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David Bowie Dead: Legendary Rocker Was 69

David Bowie Dead: Legendary Rocker Was 69

David Bowie, the legendary musician, singer-songwriter and actor, died Sunday (January 10) after an 18-month-long battle with cancer. He was 69.

His Facebook page officially announced the news:

"David Bowie died peacefully today surrounded by his family after a courageous 18-month battle with cancer. While many of you will share in this loss, we ask that you respect the family's privacy during their time of grief."

Bowie, who was born David Robert Jones in South London, scored his first hit in 1969 with "Space Oddity" and secured an enduring fan base with two legendary early albums, The Man Who Sold the World and Hunky Dory.

His breakthrough happened in 1972, when he unveiled his alter ego, Ziggy Stardust. He leveraged that glam-rock persona and popularity to produce albums for Lou Reed and Iggy Pop before retiring the Stardust character in 1973. In 1975, he achieved his first No. 1 hit in the U.S. with the song "Fame," which was co-written by John Lennon, who also sings on the track.

Bowie was inducted into the Rock and Roll Hall of Fame in 1996 and given the Grammy Lifetime Achievement Award in 2006. In 1997, he celebrated his 50th birthday, playing a sold-out show at Madison Square Garden alongside the Foo Fighters, Billy Corgan, Lou Reed, Robert Smith and Frank Black.

In 2004, he suffered chest pains while performing at a festival in Germany and collapsed backstage. While Bowie initially thought he pinched a nerve in his shoulder, the pain was later diagnosed as a clogged coronary artery and required emergency heart surgery. Rumors of his failing health persisted after the incident and his appearance was apparently cause for concern in 2012, when he was spotted in New York City looking like a "pale shadow of his former self," according to The Telegraph.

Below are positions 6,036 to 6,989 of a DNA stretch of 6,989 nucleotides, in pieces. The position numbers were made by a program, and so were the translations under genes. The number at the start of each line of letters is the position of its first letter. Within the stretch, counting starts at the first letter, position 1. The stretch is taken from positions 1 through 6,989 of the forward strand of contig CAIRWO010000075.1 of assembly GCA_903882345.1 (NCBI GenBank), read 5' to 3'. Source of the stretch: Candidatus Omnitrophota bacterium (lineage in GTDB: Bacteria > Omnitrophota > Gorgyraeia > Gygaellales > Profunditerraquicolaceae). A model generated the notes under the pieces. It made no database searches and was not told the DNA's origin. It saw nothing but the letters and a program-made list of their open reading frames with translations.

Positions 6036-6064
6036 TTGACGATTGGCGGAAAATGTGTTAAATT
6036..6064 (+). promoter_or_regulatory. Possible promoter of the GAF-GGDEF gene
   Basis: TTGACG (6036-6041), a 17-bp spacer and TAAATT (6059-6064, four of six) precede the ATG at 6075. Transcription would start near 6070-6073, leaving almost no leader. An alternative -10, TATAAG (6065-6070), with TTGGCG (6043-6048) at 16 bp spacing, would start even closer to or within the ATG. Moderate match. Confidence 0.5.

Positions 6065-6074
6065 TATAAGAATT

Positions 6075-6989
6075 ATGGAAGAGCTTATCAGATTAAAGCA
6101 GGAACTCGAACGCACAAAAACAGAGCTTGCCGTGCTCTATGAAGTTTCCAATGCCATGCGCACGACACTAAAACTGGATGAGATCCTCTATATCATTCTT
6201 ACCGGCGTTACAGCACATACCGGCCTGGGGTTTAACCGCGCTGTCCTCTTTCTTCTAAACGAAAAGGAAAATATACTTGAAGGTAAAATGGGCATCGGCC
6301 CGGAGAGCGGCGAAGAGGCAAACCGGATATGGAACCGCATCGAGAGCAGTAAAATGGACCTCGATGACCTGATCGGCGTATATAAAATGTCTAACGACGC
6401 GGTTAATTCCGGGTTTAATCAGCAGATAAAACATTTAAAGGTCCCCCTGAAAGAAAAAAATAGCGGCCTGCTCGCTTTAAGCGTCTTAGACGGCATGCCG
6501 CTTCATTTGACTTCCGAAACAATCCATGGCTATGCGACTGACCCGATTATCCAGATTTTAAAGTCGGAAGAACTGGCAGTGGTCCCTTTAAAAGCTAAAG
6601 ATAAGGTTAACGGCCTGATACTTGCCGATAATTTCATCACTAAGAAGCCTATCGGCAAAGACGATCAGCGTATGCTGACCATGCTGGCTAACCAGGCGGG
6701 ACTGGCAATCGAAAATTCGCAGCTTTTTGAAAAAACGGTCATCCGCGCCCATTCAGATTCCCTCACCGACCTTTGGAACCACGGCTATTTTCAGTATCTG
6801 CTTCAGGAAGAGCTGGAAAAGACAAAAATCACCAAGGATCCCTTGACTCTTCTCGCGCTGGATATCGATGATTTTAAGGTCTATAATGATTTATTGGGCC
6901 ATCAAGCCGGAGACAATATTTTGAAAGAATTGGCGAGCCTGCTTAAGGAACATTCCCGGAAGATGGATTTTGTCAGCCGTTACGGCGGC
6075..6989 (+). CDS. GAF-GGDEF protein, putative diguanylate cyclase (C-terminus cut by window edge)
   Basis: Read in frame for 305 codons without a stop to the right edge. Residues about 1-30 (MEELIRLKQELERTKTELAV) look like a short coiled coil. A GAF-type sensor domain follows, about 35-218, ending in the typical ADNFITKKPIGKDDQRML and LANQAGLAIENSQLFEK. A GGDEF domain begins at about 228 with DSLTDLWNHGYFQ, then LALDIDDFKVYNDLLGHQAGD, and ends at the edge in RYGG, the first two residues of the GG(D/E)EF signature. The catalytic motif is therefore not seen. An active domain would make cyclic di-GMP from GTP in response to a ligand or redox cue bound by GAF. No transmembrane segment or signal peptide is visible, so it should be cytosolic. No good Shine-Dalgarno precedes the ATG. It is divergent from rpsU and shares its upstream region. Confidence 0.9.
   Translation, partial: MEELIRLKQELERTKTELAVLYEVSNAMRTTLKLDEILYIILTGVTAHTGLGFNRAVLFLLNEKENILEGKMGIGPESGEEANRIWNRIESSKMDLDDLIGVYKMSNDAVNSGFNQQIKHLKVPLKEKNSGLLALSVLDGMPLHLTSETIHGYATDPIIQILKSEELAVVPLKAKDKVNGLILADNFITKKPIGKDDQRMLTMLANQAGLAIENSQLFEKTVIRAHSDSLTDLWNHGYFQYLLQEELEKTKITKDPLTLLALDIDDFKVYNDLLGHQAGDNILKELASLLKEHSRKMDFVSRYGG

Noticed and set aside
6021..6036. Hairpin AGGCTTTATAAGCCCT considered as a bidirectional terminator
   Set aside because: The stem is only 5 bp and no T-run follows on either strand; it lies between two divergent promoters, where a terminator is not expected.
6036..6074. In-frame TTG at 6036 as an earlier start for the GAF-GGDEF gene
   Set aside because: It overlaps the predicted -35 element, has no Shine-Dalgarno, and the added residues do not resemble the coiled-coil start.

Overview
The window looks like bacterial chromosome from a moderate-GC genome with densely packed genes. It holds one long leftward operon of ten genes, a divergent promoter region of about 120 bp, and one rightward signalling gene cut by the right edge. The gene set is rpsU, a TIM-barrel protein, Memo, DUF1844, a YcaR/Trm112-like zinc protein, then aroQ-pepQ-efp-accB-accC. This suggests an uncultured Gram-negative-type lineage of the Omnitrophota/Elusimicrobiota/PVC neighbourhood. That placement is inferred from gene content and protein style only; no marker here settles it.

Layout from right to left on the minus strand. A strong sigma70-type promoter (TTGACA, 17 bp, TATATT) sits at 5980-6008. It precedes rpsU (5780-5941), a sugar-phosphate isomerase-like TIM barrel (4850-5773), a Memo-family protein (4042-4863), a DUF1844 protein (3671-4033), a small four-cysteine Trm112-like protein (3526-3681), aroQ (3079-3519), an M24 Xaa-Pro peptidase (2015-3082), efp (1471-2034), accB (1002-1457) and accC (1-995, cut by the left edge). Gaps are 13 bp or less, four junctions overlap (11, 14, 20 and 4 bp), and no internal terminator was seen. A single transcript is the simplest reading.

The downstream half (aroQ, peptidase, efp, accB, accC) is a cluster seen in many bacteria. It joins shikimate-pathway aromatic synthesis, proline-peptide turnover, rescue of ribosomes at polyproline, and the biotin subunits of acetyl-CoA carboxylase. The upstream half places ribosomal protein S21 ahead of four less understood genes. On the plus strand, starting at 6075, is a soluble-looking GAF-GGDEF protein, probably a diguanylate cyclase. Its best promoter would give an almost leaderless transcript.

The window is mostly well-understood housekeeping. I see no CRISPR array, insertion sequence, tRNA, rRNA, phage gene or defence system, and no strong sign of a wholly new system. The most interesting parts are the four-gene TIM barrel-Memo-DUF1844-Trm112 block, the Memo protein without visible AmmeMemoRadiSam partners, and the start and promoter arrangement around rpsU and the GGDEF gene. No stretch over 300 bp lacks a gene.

Bowie released his 25th album, Blackstar, January 8, which happened to be his 69th birthday.

Bowie's son, Duncan, tweeted a photo of his father holding him early Monday morning and wrote, "Very sorry and sad to say it's true." The singer's frequent collaborator, Brian Eno, tweeted, "Words cannot express."

SIDE NOTE: David Bowie and Stevie Ray Vaughan

It’s crazy enough that, in the synth-happy early Eighties, newcomer Stevie Ray Vaughan had a top-20 hit with a Strat-fueled, 12-bar-blues shuffle called “Pride and Joy.” Even more bizarre is that, that same year, his raunchy Albert King–inspired bends graced a bona-fide mega-hit, Bowie’s jittery “Let’s Dance,” which spent a solid three weeks at the top of the charts.

The song—and the album of the same name—is notable because it served as the world’s introduction to Vaughan’s dynamic fretwork, a fact lost on most of Bowie’s newer, younger audience.

Vaughan met Bowie at the 1982 Montreux Jazz Festival in Switzerland. After SRV's performance, Bowie was so impressed with the guitarist he later said, "[he] completely floored me. I probably hadn't been so gung-ho about a guitar player since seeing Jeff Beck with his band the Tridents." Of Bowie, Vaughan said, "To tell you the truth, I was not very familiar with David's music when he asked me to play on the sessions. ... David and I talked for hours and hours about our music, about funky Texas blues and its roots. I was amazed at how interested he was."

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